Chinese brands are more popular with Chinese consumers than Western brands because they are better at servicing their customers, according to a survey by AlixPartners.
The survey claims that several domestic Chinese brands are doing a better job of fulfilling Chinese consumers’ demand for service than are their foreign counterparts, and that four of the eight most-powerful brands by category in China today are domestic.
These findings could have far-reaching ramifications for Western firms who are trying to tap into the Chinese market, or are contemplating doing so.
Fred Crawford, chief executive officer of AlixPartners, warns, “In terms of actual profitability, China has been a hard nut to crack for many foreign companies of all kinds, including retailers and consumer-goods companies, and the results of our survey confirm that you cannot simply transfer a Western model to China and expect it to work. It has long been assumed by many foreign brands that their product will sell, despite a lack of aggressive marketing, because it is ‘foreign’ and therefore perceived as better quality. But that is no longer necessarily the case.”
“Chinese consumers today want manufacturers to give them honest and consistent service and persuasive information on why to buy particular brands, and domestic Chinese companies are increasingly delivering just that, gaining much higher trust from consumers. Clearly, their foreign counterparts need to react quickly if they ever hope to achieve their desired returns in this market,” says Crawford.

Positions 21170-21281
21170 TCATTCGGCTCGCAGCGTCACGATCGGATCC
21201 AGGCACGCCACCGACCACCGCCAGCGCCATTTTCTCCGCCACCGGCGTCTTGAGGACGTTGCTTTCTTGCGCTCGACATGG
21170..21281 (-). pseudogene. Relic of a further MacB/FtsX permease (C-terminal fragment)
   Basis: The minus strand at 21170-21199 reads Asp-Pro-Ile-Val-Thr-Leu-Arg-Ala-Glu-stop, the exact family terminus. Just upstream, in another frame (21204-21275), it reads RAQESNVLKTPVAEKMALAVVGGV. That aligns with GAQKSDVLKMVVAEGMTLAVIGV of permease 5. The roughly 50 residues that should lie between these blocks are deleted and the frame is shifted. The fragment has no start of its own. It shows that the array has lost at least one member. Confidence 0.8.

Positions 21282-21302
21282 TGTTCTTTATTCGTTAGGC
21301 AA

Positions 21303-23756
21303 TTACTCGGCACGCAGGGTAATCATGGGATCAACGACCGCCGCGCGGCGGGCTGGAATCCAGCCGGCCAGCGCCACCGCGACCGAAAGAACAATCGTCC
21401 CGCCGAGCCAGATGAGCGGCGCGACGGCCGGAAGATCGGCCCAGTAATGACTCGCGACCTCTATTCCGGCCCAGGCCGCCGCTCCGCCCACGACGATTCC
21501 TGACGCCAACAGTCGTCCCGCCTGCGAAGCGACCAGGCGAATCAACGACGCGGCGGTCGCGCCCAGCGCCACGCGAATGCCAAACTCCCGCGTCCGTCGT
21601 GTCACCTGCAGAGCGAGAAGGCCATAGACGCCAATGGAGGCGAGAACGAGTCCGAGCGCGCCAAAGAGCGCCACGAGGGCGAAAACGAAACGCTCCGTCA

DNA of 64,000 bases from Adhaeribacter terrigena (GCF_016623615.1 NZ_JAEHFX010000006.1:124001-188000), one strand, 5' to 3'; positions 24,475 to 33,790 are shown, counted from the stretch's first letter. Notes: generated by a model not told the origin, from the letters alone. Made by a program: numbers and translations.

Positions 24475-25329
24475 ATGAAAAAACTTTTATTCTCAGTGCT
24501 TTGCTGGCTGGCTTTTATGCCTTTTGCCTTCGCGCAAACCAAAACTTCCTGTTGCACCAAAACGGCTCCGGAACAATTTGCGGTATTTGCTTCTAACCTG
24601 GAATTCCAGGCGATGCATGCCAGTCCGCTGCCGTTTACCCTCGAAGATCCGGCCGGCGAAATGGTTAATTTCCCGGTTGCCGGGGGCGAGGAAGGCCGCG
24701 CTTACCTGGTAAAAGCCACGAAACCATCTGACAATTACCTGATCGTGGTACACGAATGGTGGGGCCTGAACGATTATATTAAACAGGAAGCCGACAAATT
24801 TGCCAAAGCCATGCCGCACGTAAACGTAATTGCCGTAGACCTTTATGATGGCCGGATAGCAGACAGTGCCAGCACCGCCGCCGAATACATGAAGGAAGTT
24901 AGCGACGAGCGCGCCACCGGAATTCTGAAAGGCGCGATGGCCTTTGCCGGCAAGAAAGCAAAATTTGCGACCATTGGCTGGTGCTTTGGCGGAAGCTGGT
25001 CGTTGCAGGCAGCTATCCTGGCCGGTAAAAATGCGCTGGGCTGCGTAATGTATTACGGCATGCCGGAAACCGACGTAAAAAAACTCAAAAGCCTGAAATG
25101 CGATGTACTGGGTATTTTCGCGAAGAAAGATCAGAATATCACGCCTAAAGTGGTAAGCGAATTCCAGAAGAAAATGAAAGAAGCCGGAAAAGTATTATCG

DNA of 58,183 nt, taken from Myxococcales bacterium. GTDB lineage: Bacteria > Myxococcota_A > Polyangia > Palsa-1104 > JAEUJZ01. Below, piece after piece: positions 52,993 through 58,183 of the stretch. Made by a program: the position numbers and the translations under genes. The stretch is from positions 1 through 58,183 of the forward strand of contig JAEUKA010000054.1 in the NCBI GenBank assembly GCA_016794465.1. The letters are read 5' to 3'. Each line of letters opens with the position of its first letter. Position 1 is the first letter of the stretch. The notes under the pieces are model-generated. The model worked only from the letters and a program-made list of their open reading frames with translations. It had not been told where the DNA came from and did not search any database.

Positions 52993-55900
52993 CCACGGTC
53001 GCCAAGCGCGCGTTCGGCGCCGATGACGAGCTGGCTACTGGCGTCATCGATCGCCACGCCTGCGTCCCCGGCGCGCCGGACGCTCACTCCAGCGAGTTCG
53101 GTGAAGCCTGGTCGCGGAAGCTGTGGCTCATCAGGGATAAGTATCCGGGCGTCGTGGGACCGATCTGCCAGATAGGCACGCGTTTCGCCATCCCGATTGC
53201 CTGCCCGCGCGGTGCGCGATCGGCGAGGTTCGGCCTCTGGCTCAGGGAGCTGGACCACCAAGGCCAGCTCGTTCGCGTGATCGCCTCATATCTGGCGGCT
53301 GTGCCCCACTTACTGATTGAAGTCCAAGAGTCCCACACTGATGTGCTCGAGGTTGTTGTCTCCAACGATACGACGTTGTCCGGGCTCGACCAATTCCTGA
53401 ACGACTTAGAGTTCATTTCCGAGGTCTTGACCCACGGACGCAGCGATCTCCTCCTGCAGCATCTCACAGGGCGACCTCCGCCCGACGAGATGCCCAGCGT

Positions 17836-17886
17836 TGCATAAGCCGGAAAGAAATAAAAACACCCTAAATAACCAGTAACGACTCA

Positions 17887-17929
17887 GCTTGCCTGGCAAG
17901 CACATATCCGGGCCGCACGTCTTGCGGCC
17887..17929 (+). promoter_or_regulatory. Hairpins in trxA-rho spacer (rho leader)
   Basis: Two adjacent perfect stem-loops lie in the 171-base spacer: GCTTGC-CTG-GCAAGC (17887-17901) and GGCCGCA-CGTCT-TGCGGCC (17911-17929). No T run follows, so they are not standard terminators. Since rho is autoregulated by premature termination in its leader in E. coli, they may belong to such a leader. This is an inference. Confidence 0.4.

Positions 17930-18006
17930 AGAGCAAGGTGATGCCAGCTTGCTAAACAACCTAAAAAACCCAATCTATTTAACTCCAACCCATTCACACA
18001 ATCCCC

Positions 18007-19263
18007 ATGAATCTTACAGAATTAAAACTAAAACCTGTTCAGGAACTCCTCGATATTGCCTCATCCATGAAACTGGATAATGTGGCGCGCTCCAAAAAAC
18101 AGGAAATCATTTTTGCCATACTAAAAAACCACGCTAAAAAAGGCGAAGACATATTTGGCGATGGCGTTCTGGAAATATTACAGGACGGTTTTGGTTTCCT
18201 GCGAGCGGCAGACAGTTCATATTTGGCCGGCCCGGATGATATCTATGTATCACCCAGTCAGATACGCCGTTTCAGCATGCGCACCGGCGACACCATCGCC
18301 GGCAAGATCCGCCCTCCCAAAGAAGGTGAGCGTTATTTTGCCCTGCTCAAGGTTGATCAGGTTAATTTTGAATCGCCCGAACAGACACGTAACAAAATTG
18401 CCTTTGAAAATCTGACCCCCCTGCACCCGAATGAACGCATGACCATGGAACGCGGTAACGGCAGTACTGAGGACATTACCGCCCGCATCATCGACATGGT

Nearly 5,000 consumers were surveyed in the inaugural AlixPartners China Brand Power IndexSM. The survey questioned consumers in five cities (Beijing, Shanghai, Guangzhou, Chongqing and Shenyang) and asked them to rank five marketing attributes in order of importance: product, price, service, (store and in-store) access and (shopping) experience.
In five of the eight sectors, product was ranked the most important factor, with service a close second, and in three sectors — namely home products, consumer durables and home technology – service ranked top.
Importantly, in four of those sectors, domestic Chinese brands were found to be “most trusted”: Tsingtao in alcoholic beverages, Haier in consumer durables, Hearttex in home products and Master Kong in non-alcoholic beverages.
The remaining brands were Olay (cosmetics), Nike (casual clothing), Safeguard (personal hygiene) and Sony (home technology) – all foreign brands.
“Make no mistake,” says Ivo Naumann, managing director of AlixPartners in Shanghai, “profitability in China has become such a severe issue that we expect to see some foreign companies reconsidering their investments here. On the other hand, China remains a market of incredible opportunity for foreign companies of all kinds. However, turning investments into profits is going to take a renewed push on operational excellence at all levels.”